Best Performance Art: Sia
When the lights went up on Sia, topped by her signature outsized bow and black-and-white wig, it was clear this would not be a typical Coachella set. The Australian ballad queen appeared perched atop a gigantic billowy dress that soon began to ripple and flap as if it contained a monster. It did, of sorts: Maddie Ziegler, the pint-sized dancer capable of conveying such emotional extremes through movement that the 13-year-old has become the personification of Sia’s id in a handful of music videos and, now, onstage. She wasn’t alone, either. While our hostess stood stock still in the corner belting out powerhouse pop hits like “Big Girls Cry,” “Chandelier” and “Diamonds” (which she wrote for Rihanna), small plays were acted out for each song starring the likes of Tig Notaro, Paul Dano and Kristen Wiig. Except, as the set progressed, there were more and more hints – small differences in motion, impossible camera angles, odd lighting – indicating that what played onscreen was recorded earlier despite its similarity to the action onstage. If that was disappointing at first – people screamed when it seemed Wiig was in their midst – in time, the possibility that it was dancers pretending to be actors added another layer of winking mystery to the proceedings, making for a magical reality that is, perhaps, all the more indicative of the internal workings of the artist. Or, you know, maybe she was just messing with us.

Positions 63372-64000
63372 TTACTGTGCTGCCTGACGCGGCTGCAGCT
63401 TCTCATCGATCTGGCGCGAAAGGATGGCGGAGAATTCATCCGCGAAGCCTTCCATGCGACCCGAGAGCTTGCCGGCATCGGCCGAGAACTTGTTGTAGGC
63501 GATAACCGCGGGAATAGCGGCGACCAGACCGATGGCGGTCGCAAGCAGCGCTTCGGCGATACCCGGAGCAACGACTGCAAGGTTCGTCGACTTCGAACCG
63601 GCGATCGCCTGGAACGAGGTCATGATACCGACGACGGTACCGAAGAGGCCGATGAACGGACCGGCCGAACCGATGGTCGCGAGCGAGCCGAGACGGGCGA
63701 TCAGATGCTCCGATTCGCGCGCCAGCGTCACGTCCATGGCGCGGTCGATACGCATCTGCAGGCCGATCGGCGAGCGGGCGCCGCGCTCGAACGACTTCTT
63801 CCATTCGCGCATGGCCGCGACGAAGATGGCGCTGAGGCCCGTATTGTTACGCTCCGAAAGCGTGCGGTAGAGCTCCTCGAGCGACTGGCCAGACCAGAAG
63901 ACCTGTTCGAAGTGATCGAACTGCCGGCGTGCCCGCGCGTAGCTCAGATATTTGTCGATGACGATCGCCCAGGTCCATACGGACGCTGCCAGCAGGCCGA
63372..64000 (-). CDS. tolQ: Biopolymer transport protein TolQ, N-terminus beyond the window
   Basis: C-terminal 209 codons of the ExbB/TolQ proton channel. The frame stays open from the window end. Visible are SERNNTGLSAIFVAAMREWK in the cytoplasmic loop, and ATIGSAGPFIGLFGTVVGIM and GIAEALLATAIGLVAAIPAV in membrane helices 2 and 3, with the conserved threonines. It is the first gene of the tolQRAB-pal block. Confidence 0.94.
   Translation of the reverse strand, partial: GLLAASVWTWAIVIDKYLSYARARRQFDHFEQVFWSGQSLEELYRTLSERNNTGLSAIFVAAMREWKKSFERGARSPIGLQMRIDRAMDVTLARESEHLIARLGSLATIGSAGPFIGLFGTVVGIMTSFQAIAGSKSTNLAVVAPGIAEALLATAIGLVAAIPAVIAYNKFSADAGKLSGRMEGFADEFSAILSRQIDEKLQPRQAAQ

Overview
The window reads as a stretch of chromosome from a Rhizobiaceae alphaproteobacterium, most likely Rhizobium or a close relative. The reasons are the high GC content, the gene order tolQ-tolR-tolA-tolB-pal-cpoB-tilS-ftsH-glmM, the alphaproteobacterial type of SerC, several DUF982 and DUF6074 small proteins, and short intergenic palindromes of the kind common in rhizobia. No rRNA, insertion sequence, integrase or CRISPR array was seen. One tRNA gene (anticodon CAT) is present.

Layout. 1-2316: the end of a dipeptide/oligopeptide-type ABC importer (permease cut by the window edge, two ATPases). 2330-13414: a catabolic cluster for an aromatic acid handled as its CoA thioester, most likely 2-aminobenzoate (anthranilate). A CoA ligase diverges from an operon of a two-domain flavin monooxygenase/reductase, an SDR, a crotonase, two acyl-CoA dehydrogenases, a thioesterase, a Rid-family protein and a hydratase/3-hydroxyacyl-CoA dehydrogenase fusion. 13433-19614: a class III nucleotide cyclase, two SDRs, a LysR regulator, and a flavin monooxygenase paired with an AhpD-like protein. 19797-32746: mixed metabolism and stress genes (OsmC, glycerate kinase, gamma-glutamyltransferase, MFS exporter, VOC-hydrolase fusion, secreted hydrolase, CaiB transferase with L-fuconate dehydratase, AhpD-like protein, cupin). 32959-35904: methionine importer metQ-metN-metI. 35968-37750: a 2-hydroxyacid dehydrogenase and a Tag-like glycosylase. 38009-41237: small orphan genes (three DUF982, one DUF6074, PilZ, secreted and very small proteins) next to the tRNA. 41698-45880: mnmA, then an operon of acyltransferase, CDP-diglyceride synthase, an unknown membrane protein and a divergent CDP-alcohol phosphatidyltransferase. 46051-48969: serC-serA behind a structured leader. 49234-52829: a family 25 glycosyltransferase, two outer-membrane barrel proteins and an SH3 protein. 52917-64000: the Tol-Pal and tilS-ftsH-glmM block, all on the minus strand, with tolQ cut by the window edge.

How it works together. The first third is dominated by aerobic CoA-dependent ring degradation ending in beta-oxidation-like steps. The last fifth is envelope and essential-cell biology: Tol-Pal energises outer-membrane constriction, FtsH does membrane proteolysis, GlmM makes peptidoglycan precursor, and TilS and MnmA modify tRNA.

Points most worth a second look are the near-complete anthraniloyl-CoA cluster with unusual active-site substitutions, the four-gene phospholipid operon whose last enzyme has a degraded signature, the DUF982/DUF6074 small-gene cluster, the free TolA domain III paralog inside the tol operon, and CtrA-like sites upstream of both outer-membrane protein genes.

Best Anachronism: Jack Ü
As abused as the term “trendsetter” is, the Jack Ü dudes are nothing if not that – forward-thinking producers bringing the hyperactive sounds of modern rave (that’s Skrillex) and an arsenal of international body music (Diplo) to the pop charts. These are the guys who made the Biebs relevant, after all. And while Justin didn’t appear, other of-the-moment vocalists did, like AlunaGeorge, Kiesza and Post Malone, while the dÜo blasted out their throbbing cacophony of warped horns, pitched up voices, hi-hat clatter, laser zaps, bass and big hooks. However, Jack Ü’s future-crunk battle-station was perched atop a gigantic replica of a boxy Apple II computer, complete with a floppy disc that, at one point, proved itself big enough to cover Diplo’s entire body. ROYGBIV graphics and grayscale games played across the bulbous screen – one subbed in umlauts for asteroids while another sent the Ü snaking through a Wolfenstein-like maze – with breaks for the ancient operating system to call up jiggling images of pointillist palm trees and sadly rendered spheres. The only modern prop was Kanye West, who stood in front of the console and nodded his head during a remix of his 2010 cut, “Power.”